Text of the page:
We already operate many safety features such as full camera systems (360 degree in HGVs and dash cams in select light vehicles) linked to telematics, rear radar systems, audible cycle warning devices, seatbelt alerts linked to back office and a whole range of other features. Our newest improvement last year was converting all HGVs with an anti-rollaway system.

Other areas I am focused on are efficiencies in vehicle operations and solutions to meet emissions reductions be that through fuel types, new vehicle types or driving and engine performance management.

What role does sustainability play in your operation?

Sustainability will be a significant factor in the coming years with the introduction of the ZEZ in Oxford City Centre and a Net Carbon Zero policy set by Oxford City Council for 2030. ODS already set a target of achieving 25% of its fleet as electric by 2023 which I expect to exceed. Going forward a lot of our fleet strategy is geared towards meeting further emissions reductions and supporting the council’s air quality aims.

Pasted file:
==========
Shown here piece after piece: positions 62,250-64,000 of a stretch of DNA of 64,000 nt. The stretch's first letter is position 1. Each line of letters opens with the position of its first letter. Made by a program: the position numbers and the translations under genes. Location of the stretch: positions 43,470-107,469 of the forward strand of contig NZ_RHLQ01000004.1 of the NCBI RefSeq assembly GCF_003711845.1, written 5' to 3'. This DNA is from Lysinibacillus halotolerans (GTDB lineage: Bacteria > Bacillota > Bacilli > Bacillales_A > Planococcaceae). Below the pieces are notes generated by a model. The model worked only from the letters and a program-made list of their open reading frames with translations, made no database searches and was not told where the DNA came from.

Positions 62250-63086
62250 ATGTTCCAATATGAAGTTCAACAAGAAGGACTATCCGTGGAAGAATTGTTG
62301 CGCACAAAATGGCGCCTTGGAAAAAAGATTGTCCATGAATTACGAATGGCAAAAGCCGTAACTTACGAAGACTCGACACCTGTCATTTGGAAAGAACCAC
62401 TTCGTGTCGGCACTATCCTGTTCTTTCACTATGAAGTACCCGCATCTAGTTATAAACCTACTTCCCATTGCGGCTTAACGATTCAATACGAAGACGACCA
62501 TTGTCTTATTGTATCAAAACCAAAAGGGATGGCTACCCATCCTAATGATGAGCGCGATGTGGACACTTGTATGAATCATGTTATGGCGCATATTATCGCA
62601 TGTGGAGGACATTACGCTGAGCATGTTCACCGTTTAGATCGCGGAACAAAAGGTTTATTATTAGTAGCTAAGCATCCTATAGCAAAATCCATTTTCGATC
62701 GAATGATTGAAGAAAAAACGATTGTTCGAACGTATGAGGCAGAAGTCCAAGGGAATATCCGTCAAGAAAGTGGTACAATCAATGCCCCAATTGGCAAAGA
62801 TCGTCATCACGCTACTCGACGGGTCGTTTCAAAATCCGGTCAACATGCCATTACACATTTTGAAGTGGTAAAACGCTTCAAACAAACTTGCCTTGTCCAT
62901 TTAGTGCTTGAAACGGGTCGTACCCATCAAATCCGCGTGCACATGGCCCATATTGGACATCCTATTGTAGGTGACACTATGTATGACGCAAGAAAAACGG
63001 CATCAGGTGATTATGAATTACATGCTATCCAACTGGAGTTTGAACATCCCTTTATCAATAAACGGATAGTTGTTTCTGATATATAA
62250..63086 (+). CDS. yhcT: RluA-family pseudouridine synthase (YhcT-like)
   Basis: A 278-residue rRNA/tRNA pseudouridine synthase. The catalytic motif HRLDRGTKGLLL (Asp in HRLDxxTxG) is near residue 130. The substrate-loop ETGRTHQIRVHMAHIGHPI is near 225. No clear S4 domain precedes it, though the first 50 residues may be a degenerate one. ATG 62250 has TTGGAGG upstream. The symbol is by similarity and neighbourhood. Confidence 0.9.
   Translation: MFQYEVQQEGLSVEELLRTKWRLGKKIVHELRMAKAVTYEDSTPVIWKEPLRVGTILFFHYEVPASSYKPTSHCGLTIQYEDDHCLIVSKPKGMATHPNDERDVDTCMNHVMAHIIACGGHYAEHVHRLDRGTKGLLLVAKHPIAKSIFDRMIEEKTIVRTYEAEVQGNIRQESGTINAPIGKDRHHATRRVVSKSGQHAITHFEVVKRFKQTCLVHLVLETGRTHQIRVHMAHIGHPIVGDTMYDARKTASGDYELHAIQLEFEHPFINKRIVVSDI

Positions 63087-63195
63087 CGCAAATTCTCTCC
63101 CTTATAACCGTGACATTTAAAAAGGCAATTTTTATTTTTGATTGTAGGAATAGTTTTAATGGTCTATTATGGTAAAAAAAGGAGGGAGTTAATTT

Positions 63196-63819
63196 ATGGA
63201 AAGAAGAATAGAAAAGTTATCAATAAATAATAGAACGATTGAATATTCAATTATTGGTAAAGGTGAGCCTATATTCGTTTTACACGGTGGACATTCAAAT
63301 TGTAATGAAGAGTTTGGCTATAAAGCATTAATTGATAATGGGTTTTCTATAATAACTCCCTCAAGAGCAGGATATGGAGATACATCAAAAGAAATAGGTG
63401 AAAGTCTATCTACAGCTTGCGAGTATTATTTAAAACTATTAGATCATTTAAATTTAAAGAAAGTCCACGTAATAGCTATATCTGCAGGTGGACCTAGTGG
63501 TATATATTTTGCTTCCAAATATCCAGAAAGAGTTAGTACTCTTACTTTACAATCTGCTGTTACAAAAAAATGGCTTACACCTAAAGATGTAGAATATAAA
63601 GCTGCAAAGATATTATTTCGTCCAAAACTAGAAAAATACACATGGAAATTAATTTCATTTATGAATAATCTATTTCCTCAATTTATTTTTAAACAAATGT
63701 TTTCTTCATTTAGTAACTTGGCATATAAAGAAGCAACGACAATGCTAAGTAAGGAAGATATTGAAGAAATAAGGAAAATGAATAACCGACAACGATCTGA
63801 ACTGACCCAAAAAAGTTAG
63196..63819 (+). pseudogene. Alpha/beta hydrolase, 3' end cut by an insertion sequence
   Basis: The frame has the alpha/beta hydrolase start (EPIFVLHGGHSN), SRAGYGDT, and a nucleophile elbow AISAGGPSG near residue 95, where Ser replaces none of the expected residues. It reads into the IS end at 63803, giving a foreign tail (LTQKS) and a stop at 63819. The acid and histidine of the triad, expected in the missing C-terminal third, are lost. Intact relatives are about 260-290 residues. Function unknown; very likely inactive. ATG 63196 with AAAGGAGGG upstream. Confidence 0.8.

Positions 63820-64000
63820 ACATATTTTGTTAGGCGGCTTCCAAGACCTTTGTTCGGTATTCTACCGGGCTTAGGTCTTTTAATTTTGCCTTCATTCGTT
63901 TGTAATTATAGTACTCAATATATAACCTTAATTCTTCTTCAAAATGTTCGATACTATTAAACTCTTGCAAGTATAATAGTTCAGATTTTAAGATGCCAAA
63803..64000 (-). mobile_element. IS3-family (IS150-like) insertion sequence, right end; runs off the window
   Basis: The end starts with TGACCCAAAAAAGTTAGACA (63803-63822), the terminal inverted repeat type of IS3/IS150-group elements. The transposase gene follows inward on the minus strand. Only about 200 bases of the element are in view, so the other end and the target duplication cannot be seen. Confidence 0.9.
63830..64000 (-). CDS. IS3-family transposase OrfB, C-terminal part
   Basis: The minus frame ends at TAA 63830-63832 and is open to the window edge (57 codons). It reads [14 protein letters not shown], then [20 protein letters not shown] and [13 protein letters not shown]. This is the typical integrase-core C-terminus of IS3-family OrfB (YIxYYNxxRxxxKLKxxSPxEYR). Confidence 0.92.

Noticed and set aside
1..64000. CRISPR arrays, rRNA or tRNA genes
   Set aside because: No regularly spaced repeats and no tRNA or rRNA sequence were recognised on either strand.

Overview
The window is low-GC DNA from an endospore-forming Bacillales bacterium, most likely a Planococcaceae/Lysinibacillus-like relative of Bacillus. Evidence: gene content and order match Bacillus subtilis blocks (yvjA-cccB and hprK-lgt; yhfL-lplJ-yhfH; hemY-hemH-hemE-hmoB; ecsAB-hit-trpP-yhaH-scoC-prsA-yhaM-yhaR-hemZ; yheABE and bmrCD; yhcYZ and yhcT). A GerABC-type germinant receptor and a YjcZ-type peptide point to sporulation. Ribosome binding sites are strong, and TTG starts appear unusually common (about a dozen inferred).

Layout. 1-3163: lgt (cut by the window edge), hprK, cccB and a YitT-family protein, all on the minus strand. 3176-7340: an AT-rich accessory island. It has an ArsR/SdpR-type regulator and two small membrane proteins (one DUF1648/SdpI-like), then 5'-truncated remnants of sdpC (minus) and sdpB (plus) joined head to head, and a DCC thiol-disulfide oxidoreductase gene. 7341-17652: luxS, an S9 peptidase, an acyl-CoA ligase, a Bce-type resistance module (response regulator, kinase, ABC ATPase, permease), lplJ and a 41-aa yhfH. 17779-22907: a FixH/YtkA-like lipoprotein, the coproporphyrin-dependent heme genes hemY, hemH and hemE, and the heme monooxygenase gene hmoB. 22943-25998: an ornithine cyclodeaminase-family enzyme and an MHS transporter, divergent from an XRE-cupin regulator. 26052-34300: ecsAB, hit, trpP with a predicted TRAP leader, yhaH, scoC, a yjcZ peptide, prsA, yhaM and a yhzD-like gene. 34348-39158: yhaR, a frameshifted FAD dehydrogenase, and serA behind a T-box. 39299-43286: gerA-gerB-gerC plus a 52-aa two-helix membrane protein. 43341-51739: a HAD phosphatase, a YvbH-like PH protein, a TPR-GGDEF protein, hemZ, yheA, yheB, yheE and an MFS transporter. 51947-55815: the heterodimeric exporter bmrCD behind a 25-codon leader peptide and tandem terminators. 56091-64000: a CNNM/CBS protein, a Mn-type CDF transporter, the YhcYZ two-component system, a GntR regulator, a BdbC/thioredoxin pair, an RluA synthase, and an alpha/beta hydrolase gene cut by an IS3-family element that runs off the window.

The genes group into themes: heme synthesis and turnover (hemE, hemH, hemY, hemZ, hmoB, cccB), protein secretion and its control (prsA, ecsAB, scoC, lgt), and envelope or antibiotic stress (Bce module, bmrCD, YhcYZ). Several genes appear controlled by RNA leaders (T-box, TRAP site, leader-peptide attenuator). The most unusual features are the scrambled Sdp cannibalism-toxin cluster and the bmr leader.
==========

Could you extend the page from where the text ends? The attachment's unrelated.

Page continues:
How do you see municipal fleet management changing over the next 10 years?

Compliance will always be required and therefore much of the core fleet management function will be similar. From my perspective this will be to maintain our exemplary record and keep the fleet in high standards.

With climate emergencies and air quality being high on the agenda I expect to see fleets significantly looking to reduce their emissions by 2030. However, the cost of electric vehicles will still be a limiting factor for much of this transition as municipal organisations will have an economic responsibility to their stakeholders. Therefore, I expect to see the life expectancy of some vehicles be extended to allow for planning and funding of replacements. This might also create a shift towards leasing to avoid committing to diesels for a long replacement cycle.

There will also be an increased need in data and fleet reporting to monitor fleet emissions and utilisation to support this change. But overall I expect to see municipal authorities leading by example to convert the attitudes of drivers and public perception.